“I think David Cameron is alright for a Tory, he’s done a decent job”. “I feel sorry for David Cameron”- are both things I’ve heard from two of my, supposed, left-wing friends over the past few days. “Are you having a f*cking laugh?” was my immediate, no-nonsense response. But somehow DC – an acronym that also stands for a vulgar obscenity that would be an apt description of him – has got away with shoving a huge stick of TNT into the belly of our society and strolling away nonchalantly.
And as he trots off humming merrily into the sunset, I’m left scratching my head. Why? Because this is the man who, essentially, flipped a coin to see whether or not Britain should stay in the European Union. I just can’t fathom why the media aren’t directing abuse at him in the same way they did for Boris Johnson and Nigel Farage (don’t get me wrong, both of these clowns do deserve their fair share, too)? Why is Jeremy Corbyn being blamed for the Remain campaign’s loss? I’ll tell you why, it’s because David Cameron is an impeccable PR man.
This king of spin has craftily deflected criticism in the past by letting his pals take the heat. Think about the abuse Gove received (and rightly so) for his misguided school reforms, and Osborne for his hand in the despicable austerity measures imposed on Britain over the last few years. Of course, they both have a lot to answer for, but, ultimately, who does the buck stop with? Imagine a school went into special measures, who would be to blame? The teachers, the children or the headmaster?
Definitely the headmaster. Because when you’re in a position of power you have to be accountable for your actions, as well as the actions of your staff and those you are there to serve. Cameron, as far as I’m concerned, has never really taken the blame for anything in his time as Prime Minister – not even when he had sex with that pig.
What’s funnier than pig gate, is that Cameron, who has spent most of his time recently telling us how he saved us from a recession and reinvigorated our economy, is now the one that has destroyed it. His massive PR stunt gambled on the hope that angry British people – who have experienced inexplicable levels of austerity, had their NHS driven into the ground and are feeling more disillusioned, divided and generally under-represented now more than ever – would make a rational choice and choose to remain in Europe.
This ill-thought out, idiotic manoeuvre is what he should be judged on. So how he has managed to slide out of 10 Downing Street with his reputation still even remotely intact is beyond me. Never mind sitting in a flash £16million house playing scrabble, he should be out there explaining to young people why they might not be able to freely travel, live and work in Europe anymore in two years’ time. He should be the person who answers the difficult question about whether or not EU migrants, who have been living in this country for the last five, ten or 20 years, are allowed to stay. But somehow we’ve let him off the hook.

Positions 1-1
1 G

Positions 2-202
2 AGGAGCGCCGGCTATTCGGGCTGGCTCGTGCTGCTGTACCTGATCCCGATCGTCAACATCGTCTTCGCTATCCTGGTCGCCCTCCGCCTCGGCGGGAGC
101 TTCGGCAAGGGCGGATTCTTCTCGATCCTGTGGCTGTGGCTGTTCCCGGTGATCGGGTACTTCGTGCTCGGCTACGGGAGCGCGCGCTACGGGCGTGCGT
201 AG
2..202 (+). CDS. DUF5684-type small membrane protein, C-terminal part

Even when he was asked questions about what Brexit actually means to Britain in the House of Commons he might as well have shrugged his shoulders. So now, when I see him whistling, humming and making wise-cracks, I clench my fist and grit my teeth, wondering how many more people are doing the same. This man, for me, is exactly the reason so many people are so disengaged with politicians. He lies, he bullies and he ducks and dives questions like a coked up dodgeball player. He claims to represent working-class, day-to-day people yet has done everything in his power to screw us over.
I hope he looks back on his time as PM and feels some regret, for we shall suffer the consequences of his catastrophically poor decision – whether that’s short term or long term nobody knows. We may or may not prosper in the future, but for now, the majority of people that took him up on his gamble and raised him ten (Brexiters), are the people most likely to suffer the immediate negative effects as a result.
As we lick our wounds and wander into a realm shrouded with uncertainty, one thing is clear: the EU – through fear of implosion – will make an example of Britain and he is the man to blame for it. Not the people who voted for Brexit or the migrant next door, not Boris Johnson, not even Farage and certainly not Jeremy Corbyn.
Sadly, it is the man who tipped the first domino – he who offered up the EU referendum to win the last general election and was supposed to be fronting the Remain campaign – that has walked away with his reputation practically unscathed. So no, I don’t feel sorry for him and I certainly don’t think he is ‘alright’ – I think he’s a complete DC. I think he is an embarrassment to the country he was elected to serve, and should be constantly reminded of what he’s done to the future of our once incredible island, over, and over again.
The saddest reality is, while Britain stands trial for the attempted murder of the EU, that grinning assassin walks free – and something about that just doesn’t seem right.